"... Prostatic inflammation: Repetitive compression and trauma to the perineum, leading to recurrent inflammation of the prostate, has been reported to be higher in cyclists. Chronic inflammation is known to be a risk factor for malignancy."

Here is the full story:

http://www.cyclingweekly.com/fitness/essential-guide-to-prostate-health-for-cyclists-234445

Other news on the matter;

https://www.nhs.uk/news/cancer/cycling-linked-to-prostate-cancer-but-not-infertility/

https://www.telegraph.co.uk/news/health/news/9110824/Cycling-increases-warning-signs-of-prostate-cancer.html

I am sorry if my comments made you worry or let down your enjoyment in bicycling as described in your first post "... used to commute by bicycle 30 miles per day before retirement, but continuing bicycling now in retirement ...". I am not a doctor so that you need to get the opinion from experts in regards to continuing cycling while in recovery. In your shoes I would exchange cycling with another physical exercise till full recovery.

Best wishes,

VGama

that have if such a nflamation of muscle tissues affaect  

Grinder
Posts: 442
Joined: Mar 2017

Had no idea cycling coorelates with prostate issues! Checked out the article VdG quotes, it even mentions resorting to a comfortable seat, leading me to believe the action and mechanics against a racing seat could well be responsible for prostate irritation and inflammation, and since the prostate is nearly void of sensation, a cyclist would never know it.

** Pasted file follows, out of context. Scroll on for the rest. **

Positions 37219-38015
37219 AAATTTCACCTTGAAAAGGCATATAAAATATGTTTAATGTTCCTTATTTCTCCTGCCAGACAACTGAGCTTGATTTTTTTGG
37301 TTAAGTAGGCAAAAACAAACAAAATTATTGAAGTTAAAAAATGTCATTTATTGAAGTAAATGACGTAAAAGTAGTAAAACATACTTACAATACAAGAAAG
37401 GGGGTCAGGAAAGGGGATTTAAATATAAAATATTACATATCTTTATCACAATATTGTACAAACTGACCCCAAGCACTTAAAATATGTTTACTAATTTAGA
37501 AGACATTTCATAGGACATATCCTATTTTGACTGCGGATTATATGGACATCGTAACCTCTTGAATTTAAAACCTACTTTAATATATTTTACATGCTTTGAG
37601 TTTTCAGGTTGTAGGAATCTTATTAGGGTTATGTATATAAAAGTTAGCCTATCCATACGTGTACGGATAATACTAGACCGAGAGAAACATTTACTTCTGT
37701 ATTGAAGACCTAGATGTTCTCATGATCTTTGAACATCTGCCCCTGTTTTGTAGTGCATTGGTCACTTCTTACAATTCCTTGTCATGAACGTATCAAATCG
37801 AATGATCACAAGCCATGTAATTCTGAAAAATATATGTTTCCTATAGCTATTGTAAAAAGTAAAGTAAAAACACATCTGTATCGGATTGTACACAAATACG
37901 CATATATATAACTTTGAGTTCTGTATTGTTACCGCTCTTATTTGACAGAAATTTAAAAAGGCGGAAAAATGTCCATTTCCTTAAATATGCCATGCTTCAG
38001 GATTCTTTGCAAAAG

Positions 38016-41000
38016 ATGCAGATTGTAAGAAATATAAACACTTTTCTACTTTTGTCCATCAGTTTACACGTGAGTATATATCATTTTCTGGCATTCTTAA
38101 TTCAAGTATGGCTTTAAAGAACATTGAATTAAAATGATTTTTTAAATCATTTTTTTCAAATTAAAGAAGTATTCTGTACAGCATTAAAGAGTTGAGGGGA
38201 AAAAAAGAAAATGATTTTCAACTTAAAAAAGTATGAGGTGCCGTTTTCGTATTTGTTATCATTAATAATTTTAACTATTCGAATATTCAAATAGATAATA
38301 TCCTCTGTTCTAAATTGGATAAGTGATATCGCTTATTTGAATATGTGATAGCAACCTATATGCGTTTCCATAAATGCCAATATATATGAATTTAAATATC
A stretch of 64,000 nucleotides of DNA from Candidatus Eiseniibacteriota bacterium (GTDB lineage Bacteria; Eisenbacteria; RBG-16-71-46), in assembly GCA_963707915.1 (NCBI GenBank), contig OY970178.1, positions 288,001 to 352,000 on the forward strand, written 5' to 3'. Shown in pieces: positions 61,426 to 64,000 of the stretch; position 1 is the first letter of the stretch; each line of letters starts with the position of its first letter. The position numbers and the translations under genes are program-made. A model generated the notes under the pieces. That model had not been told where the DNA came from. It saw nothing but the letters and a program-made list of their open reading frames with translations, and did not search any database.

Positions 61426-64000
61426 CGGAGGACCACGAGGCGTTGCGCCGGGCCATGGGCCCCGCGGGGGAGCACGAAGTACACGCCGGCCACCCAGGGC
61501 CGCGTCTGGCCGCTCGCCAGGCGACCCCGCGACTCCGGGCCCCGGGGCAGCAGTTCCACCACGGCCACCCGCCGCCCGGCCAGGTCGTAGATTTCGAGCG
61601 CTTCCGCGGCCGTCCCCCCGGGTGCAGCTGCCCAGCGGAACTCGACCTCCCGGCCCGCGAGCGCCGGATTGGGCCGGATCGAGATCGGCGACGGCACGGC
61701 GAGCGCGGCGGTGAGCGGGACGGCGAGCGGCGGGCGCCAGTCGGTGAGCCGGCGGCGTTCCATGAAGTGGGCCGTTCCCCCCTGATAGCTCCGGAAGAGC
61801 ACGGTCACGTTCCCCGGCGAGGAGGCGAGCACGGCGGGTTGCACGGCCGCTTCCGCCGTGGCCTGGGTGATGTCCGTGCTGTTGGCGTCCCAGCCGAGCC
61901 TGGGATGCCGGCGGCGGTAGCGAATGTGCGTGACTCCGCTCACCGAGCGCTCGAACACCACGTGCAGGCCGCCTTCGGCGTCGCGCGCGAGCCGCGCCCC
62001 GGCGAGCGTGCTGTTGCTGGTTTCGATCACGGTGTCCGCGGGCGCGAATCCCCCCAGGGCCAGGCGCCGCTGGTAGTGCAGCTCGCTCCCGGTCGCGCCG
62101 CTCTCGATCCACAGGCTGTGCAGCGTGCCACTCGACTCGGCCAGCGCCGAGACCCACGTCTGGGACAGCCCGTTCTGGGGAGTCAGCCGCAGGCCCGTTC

Wish I had known this 10 years ago.

Maallyn... besides moderating your cycling, you may want to turn in your racing seat for one of those bucket style touring seats.

I have been a bit suspicious of racing seats, and they do push right into the prostate area without distribution of weight to a general area like a touring seat does.

The pressure of a racing seat would also inhibit circulation to the prostate, as well as produce PSA from the pressure and mechanical actvity. Weird to think about.

Grinder
Posts: 442
Joined: Mar 2017

racing seat

Grinder
Posts: 442
Joined: Mar 2017

touring saddle

 

maallyn
Posts: 13
Joined: Aug 2017

Grindr: Thank you. I have just ordered that seat and should be getting it any day.

By the way, the biking I do now is in the order of 5 to 10 miles per day if that. It's flat. It's no where near what I was doing for work two years ago. When I rode to and from the EB appointments, it was about 1 mile each way.

Subscribe to Comments for "Post External Beam Radiation Urinary Stricture Questions"